More and more businesses are working closely with suppliers to improve their sustainable practices.
And now, results of a new study reveal that this type of collaboration can significantly improve the bottom line.
According to The Carbon Disclosure Project 2011 Supply Chain Report, produced by management consulting firm A.T. Kearney, a whopping 86 percent of the companies surveyed saw commercial benefits from working closely with suppliers to improve performance and mutual return on investment –that’s up from 46 percent in 2009.
PepsiCo, for example, has uncovered more than $60 million in energy savings opportunities and a 16 percent reduction in per-unit energy use across its beverage plants, as a result of its carbon management strategy and proprietary energy assessment tool.
“With a robust strategy and proven benchmarks in place, PepsiCo set out to engage and educate suppliers about potential opportunities to innovate their own operations,” said Walter Todd, Vice-President of Operations, PepsiCo UK & Ireland. “By providing suppliers access to the same energy assessment tools we use in our own operations, we’ve seen mutual return on investment.”
The study, which looked at climate change actions and performance of 57 leading global companies and 1,000 of their suppliers across a broad cross-section of industries, also found that:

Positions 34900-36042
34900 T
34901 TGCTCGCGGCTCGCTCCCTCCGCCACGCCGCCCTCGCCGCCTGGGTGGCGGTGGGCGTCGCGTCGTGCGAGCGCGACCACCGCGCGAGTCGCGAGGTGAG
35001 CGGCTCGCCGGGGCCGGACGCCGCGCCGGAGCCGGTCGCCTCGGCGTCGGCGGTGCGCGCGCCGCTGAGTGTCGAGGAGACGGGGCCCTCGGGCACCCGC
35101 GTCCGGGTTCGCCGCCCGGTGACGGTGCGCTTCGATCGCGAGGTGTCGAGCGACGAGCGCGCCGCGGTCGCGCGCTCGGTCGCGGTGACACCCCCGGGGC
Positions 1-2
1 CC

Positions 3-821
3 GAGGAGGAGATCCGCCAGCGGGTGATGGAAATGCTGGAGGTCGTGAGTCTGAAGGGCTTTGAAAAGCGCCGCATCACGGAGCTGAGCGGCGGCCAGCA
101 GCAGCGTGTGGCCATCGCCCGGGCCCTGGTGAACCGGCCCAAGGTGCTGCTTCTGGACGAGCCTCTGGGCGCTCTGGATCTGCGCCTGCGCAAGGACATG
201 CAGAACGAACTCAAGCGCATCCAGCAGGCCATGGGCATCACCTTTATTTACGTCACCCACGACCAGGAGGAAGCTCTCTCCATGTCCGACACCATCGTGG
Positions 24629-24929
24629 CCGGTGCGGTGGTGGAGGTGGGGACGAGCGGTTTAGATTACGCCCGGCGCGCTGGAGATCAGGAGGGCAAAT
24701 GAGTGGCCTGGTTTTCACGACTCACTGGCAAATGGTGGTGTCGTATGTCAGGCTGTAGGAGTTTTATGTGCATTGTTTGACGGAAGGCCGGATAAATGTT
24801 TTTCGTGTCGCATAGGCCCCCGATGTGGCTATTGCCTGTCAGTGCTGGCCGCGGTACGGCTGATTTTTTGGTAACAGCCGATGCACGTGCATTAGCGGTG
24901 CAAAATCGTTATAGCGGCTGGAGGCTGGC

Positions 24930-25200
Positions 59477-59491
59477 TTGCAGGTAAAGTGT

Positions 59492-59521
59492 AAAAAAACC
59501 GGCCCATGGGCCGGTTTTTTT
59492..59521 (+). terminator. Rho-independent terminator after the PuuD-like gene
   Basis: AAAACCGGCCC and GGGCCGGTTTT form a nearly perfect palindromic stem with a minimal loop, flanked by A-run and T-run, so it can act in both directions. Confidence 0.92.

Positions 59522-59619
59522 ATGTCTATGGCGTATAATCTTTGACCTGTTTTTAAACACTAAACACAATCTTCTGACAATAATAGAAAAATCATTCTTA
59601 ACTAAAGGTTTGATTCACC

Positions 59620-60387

- More than 50 percent of large businesses and 25 percent of their suppliers have seen cost savings as a result of carbon management activities.
- More businesses are training procurement staff in this area (up to 41 percent from 26 percent in 2009) and incentivizing staff through awards and recognition (up from 11 percent in 2009 to 25 percent).
- Employee motivation and brand management have increased in priority by around 50 percent of businesses; product differentiation has also become an increasingly important objective (60 percent).
- The percentage of businesses which track and report supply chain emissions more than doubled to 45 percent in 2010.
- 72 percent of large businesses have their data verified externally. But, only 39 percent of suppliers do –reportedly because of the high costs associated with this process.
- Carbon management criteria is increasingly part of supplier selection – up to 17 percent from 11 percent and expected to be 29 percent in 5 years.
The full report is available for download here.